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MySQL is the most widely used open-source database management system, particularly in the area of application development. The main function of MySQL is to store and retrieve records and information.

Here at LinuxAPT, as part of our Server Management Services, we regularly help our Customers to perform related MySQL queries.

In this context, we shall look into how to install MySQL version 8 (the latest at the time of writing) via the MySQL yum repository on Red Hat Enterprise Linux (RHEL) 8.


Steps to install MySQL on your Red Hat Enterprise Linux system:

To begin, ensure that you have  sudo or root privileges for the Server.

The follow the steps given below.


1. Add the MySQL Yum Repository

First of all, run the command below to download the MySQL Yum repository package for RHEL 8:

$ wget https://dev.mysql.com/get/mysql80-community-release-el8-1.noarch.rpm

Next, install the downloaded MySQL Yum repository package as follows:

$ sudo yum install https://dev.mysql.com/get/mysql80-community-release-el8-1.noarch.rpm

Run the next command to verify that the MySQL Yum repository was successfully added:

$ yum repolist enabled | grep -i mysql


2. Install MySQL Version 8

Once the MySQL Yum repository has been successfully added, you may now install MySQL with the command below:

$ sudo yum install mysql-community-server

Note: If you get an error message indicating that a match could not be found for the mysql-community-server, then you may need to first run the next command to disable the MySQL module.

Apparently, this module hides packages provided by MySQL repositories. Once the MySQL module has been successfully disabled, you may run the previous command again to install MySQL:

$ sudo yum module disable mysql

After the installation completes successfully, run the command below to verify the version of MySQL:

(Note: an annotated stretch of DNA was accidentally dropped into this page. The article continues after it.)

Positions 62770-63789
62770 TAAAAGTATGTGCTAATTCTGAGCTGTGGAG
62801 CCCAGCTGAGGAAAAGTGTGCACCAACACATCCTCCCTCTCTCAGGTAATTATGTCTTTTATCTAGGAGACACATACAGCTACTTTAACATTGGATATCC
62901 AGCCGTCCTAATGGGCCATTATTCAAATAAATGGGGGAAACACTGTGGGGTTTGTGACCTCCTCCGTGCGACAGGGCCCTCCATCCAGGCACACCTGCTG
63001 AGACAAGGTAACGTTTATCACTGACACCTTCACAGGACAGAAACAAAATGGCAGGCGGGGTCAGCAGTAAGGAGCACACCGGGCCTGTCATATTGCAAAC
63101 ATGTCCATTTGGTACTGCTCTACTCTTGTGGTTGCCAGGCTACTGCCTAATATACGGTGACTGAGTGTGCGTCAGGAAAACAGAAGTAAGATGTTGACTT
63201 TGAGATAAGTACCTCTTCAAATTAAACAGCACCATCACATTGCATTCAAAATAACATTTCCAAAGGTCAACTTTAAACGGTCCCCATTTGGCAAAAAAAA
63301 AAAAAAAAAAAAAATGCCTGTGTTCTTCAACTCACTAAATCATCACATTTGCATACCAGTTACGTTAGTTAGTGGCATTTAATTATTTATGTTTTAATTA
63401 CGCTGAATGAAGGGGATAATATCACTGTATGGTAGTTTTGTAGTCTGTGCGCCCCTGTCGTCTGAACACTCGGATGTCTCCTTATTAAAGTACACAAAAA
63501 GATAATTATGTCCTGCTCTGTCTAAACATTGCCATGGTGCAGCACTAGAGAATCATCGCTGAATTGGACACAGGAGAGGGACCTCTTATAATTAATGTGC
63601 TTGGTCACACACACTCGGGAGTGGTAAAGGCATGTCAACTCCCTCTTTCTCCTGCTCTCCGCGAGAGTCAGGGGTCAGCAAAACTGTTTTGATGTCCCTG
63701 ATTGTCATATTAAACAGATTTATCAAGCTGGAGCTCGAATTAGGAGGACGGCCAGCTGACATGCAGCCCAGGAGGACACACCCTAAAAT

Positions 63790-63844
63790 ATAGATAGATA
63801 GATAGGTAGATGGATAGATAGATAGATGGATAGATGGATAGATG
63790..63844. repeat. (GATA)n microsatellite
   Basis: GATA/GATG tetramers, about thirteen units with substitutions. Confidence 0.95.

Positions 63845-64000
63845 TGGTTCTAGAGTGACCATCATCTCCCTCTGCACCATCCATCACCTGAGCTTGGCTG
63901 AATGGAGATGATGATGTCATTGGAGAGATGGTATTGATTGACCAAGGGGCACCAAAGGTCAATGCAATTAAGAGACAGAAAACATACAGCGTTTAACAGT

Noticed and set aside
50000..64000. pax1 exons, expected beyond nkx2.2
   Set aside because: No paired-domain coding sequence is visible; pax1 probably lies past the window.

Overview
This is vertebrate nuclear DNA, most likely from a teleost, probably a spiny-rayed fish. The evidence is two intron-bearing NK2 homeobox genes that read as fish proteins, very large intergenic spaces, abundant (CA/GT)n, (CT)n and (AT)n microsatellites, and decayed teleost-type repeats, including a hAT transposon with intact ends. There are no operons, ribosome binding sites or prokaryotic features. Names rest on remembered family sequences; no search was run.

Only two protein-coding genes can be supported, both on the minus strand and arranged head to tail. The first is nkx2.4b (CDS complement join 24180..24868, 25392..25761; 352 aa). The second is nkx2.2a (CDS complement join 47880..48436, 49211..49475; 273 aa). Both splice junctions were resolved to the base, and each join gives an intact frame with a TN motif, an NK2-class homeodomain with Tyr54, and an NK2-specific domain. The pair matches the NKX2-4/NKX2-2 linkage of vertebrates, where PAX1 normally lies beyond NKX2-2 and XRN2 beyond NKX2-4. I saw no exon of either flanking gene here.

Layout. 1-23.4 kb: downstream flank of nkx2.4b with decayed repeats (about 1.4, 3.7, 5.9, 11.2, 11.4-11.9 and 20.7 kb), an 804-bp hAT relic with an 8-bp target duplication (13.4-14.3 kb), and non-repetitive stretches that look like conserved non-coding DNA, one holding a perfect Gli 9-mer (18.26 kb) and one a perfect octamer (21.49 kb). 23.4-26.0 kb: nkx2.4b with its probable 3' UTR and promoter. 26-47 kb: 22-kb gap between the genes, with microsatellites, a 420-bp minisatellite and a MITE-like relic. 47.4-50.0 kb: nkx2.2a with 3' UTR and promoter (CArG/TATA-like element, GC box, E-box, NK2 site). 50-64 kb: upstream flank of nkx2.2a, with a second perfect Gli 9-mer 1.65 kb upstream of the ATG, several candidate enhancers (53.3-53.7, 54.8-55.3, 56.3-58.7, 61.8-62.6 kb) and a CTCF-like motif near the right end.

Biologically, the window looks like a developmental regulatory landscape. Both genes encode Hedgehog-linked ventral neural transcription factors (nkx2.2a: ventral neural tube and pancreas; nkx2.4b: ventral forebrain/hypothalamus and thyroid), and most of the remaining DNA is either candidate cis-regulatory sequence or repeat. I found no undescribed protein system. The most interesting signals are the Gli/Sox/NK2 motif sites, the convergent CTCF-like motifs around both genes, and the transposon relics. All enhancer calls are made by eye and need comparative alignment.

$ mysql --version


3. How to Start the MySQL Server ?

Run the following command to start the MySQL server:

$ sudo systemctl start mysqld

Next, verify that the MySQL server started successfully with the command below:

$ sudo systemctl status mysqld


4. Secure the MySQL Server

Run the command below to retrieve the temporary password that was automatically created during installation for the MySQL root user:

$ sudo grep 'temporary password' /var/log/mysqld.log

Next, run the mysql_secure_installation script with the command below:

$ sudo mysql_secure_installation

When prompted, enter the temporary password you retrieved in the previous step.

You should be prompted to:

i. Set a new password

ii. Remove anonymous users

iii. Disallow root login remotely

iv. Remove test database

v. Reload the privilege tables


5. Login to MySQL

After the mysql_secure_installation script completes, you may now login to MySQL with the command below:

$ mysql -u root -p

Once logged in, let us create a sample database:

mysql> CREATE DATABASE company;
mysql> USE company;

Also, let us create a table as well as some records as follows:

mysql> CREATE TABLE departments ( dept_name varchar(25), dept_head varchar(25), dept_code char(7), PRIMARY KEY (dept_code) );
mysql> INSERT INTO departments VALUES (‘Information Technology’, ‘Linux APT’, ‘IT’), (‘Human Resources’, ‘Jane Doe’, ‘HR’), (‘Digital Marketing’, ‘Ibmi Media’, ‘DMKT’);

Now, we can display all records in the department’s table with the following query:

mysql> SELECT * FROM departments;


How to Remove or Uninstall MySQL ?

If you would like to remove MySQL at any time, run the following command on the terminal:

$ sudo yum remove mysql-community*


[Need urgent help in setting up MYSQL configuration on your Linux Server ? We are available to help you today. ]


Conclusion

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